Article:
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Cleaning Lights

Discussion in 'Lighting and Electrics' started by wemeck, Sep 5, 2003.

  1. wemeck

    wemeck Active Member

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    Location:
    Chicago, IL, USA
    How often do your shows pull down all the lights and really clean them out?

    For the first time that I know of in three years we have begun the process of cleaning all our lights with watered down ammonia, soft shop cloths, and an air compressor.

    Any experiences or tips from you all to share?
     
  2. wolf825

    wolf825 Senior Team Emeritus Premium Member

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    Location:
    Eastcoast USA
    We do a complete full cleaning of every instrument once a year..takes about a full week to do. All units are blown out with air, completely disassembled, cleaned, lenses and reflectors checked and cleaned, all shutters get pulled out and hammered flat if there is any warping, and then reassembled and "lubed" with graphite powder & blown out, the electrics & wiring are checked, repaired and plugs changed or tightened up--all bases are cleaned of oxidation and lubed with Cramolin paste. The pins on each plug get cleaned and scored with a wire brush, and separated if needed. Any other major repairs the unit needs are done at this time. The c-Clamps are checked for bending and stress cracks and replaced, or the square bolt & lock bolt run to check all threads, then get lubed & repaint the whole clamp. The safety chains are checked for slippage of the nicopress or dangerous crimping and fraying of wire and painted--any replacements are done at this time. The yokes and hinge area's have the washers replaced if needed, and all lock bolts & T handles are loosened from any over tightening and then reset to balance. Then the fixture is reassembled completely, lamped & benched. If we paint the units--we cook them for about an hour (only use high-temp paint). We then mark the fixture to our codes--9's, 12', etc,. When done--the fixture is like-new.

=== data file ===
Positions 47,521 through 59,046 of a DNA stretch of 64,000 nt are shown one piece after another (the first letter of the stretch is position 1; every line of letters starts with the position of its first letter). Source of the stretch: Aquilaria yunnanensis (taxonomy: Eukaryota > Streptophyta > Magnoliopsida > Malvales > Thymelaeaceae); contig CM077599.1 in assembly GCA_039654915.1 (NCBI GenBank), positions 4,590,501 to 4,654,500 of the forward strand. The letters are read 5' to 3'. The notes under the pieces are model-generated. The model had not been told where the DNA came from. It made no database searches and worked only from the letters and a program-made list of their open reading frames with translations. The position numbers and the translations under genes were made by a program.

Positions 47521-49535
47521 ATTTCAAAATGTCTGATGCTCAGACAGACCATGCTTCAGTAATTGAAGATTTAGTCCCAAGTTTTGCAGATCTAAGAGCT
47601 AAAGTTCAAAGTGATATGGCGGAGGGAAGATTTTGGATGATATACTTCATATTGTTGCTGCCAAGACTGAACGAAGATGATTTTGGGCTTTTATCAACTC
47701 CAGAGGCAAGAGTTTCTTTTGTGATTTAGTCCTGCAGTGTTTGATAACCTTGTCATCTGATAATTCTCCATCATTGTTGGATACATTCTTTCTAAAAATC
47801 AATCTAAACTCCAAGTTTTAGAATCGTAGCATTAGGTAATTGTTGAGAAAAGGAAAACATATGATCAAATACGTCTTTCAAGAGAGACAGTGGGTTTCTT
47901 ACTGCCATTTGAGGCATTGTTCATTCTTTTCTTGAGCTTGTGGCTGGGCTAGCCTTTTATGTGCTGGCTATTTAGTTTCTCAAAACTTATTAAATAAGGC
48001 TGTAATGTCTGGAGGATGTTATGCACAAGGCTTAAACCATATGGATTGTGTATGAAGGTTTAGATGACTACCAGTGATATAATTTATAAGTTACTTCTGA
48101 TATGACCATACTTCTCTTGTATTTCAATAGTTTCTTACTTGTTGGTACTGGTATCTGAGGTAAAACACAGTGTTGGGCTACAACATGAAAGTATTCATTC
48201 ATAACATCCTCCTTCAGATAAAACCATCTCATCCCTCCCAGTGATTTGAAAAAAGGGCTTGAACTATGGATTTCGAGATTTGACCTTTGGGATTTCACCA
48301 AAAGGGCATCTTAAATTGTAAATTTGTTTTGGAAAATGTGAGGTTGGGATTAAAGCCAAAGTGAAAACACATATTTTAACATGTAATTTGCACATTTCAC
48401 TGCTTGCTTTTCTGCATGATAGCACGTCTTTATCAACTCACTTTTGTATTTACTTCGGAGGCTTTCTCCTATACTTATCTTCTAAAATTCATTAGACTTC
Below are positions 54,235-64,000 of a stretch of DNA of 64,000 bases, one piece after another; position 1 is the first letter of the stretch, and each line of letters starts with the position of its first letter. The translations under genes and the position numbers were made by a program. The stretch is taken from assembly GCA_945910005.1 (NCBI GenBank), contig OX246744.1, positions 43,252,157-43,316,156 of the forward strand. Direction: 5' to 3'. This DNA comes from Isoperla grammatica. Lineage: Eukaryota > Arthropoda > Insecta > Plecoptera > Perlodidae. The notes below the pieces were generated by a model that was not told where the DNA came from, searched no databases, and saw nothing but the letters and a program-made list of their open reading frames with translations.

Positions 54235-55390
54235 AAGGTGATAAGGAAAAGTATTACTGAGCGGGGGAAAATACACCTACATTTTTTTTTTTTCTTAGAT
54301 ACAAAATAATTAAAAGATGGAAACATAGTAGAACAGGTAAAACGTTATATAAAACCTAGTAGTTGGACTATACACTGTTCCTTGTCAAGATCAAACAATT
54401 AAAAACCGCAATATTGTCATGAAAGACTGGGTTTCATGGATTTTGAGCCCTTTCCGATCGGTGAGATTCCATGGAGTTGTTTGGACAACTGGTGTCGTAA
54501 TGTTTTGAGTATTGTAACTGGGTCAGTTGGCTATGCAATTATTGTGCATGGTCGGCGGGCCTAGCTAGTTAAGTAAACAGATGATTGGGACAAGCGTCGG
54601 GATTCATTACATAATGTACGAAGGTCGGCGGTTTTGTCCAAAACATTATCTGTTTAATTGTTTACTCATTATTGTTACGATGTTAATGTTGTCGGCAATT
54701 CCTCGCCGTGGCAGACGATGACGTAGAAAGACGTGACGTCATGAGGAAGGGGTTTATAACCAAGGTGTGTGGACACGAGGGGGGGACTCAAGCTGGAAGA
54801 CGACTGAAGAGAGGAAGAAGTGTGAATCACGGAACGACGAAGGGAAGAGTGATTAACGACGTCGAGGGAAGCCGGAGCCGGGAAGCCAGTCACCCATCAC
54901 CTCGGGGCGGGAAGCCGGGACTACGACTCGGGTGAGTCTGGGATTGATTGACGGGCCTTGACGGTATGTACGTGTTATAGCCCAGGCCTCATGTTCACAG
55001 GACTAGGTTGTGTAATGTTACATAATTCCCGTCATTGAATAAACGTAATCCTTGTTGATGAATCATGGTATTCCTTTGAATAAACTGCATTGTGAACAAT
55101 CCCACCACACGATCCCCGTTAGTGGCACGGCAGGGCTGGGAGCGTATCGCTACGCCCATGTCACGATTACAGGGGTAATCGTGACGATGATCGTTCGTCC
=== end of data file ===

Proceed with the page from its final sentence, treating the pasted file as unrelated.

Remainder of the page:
During the year the fixtures get blown out every few months with compressed air..but there is only one time a year where we can do a full cleaning of every instrument...as I said--takes about a full week.

    -wolf
     
    Northland Techie likes this.
  3. ship

    ship Senior Team Emeritus Premium Member

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    Location:
    Illinois
    At work all lights are cleaned, painted, instpected and bench focused before they leave for any show. This would include cleaning the lenses reflector and lamp, paint as needed, blowing them out, and any repairs needed. Than after it's done, each light is focused at the lime green ceiling - don't ask, and bench focused at a range of about 20'.